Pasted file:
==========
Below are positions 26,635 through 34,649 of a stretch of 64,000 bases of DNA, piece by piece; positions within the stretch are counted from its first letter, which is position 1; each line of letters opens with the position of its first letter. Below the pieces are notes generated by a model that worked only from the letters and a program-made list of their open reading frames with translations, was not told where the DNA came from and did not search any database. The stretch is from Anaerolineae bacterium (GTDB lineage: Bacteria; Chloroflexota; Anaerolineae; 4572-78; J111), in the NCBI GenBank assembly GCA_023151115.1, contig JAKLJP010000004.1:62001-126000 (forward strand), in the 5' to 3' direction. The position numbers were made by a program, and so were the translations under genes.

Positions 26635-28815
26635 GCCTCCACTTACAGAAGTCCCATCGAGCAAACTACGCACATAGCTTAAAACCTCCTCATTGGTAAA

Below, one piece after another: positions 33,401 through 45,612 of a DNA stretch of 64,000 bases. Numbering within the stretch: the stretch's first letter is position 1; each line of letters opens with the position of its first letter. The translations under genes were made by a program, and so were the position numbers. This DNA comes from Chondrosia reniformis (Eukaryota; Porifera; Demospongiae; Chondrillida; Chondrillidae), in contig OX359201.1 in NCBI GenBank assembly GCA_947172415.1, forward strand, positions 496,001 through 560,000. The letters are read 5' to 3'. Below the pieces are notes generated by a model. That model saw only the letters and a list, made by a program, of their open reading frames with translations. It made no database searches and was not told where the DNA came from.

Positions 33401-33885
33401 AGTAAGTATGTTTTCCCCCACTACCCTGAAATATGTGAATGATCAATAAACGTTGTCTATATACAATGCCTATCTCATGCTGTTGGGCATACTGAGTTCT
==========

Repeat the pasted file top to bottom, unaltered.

Below are positions 26,635 through 34,649 of a stretch of 64,000 bases of DNA, piece by piece; positions within the stretch are counted from its first letter, which is position 1; each line of letters opens with the position of its first letter. Below the pieces are notes generated by a model that worked only from the letters and a program-made list of their open reading frames with translations, was not told where the DNA came from and did not search any database. The stretch is from Anaerolineae bacterium (GTDB lineage: Bacteria; Chloroflexota; Anaerolineae; 4572-78; J111), in the NCBI GenBank assembly GCA_023151115.1, contig JAKLJP010000004.1:62001-126000 (forward strand), in the 5' to 3' direction. The position numbers were made by a program, and so were the translations under genes.

Positions 26635-28815
26635 GCCTCCACTTACAGAAGTCCCATCGAGCAAACTACGCACATAGCTTAAAACCTCCTCATTGGTAAA

Below, one piece after another: positions 33,401 through 45,612 of a DNA stretch of 64,000 bases. Numbering within the stretch: the stretch's first letter is position 1; each line of letters opens with the position of its first letter. The translations under genes were made by a program, and so were the position numbers. This DNA comes from Chondrosia reniformis (Eukaryota; Porifera; Demospongiae; Chondrillida; Chondrillidae), in contig OX359201.1 in NCBI GenBank assembly GCA_947172415.1, forward strand, positions 496,001 through 560,000. The letters are read 5' to 3'. Below the pieces are notes generated by a model. That model saw only the letters and a list, made by a program, of their open reading frames with translations. It made no database searches and was not told where the DNA came from.

Positions 33401-33885
33401 AGTAAGTATGTTTTCCCCCACTACCCTGAAATATGTGAATGATCAATAAACGTTGTCTATATACAATGCCTATCTCATGCTGTTGGGCATACTGAGTTCT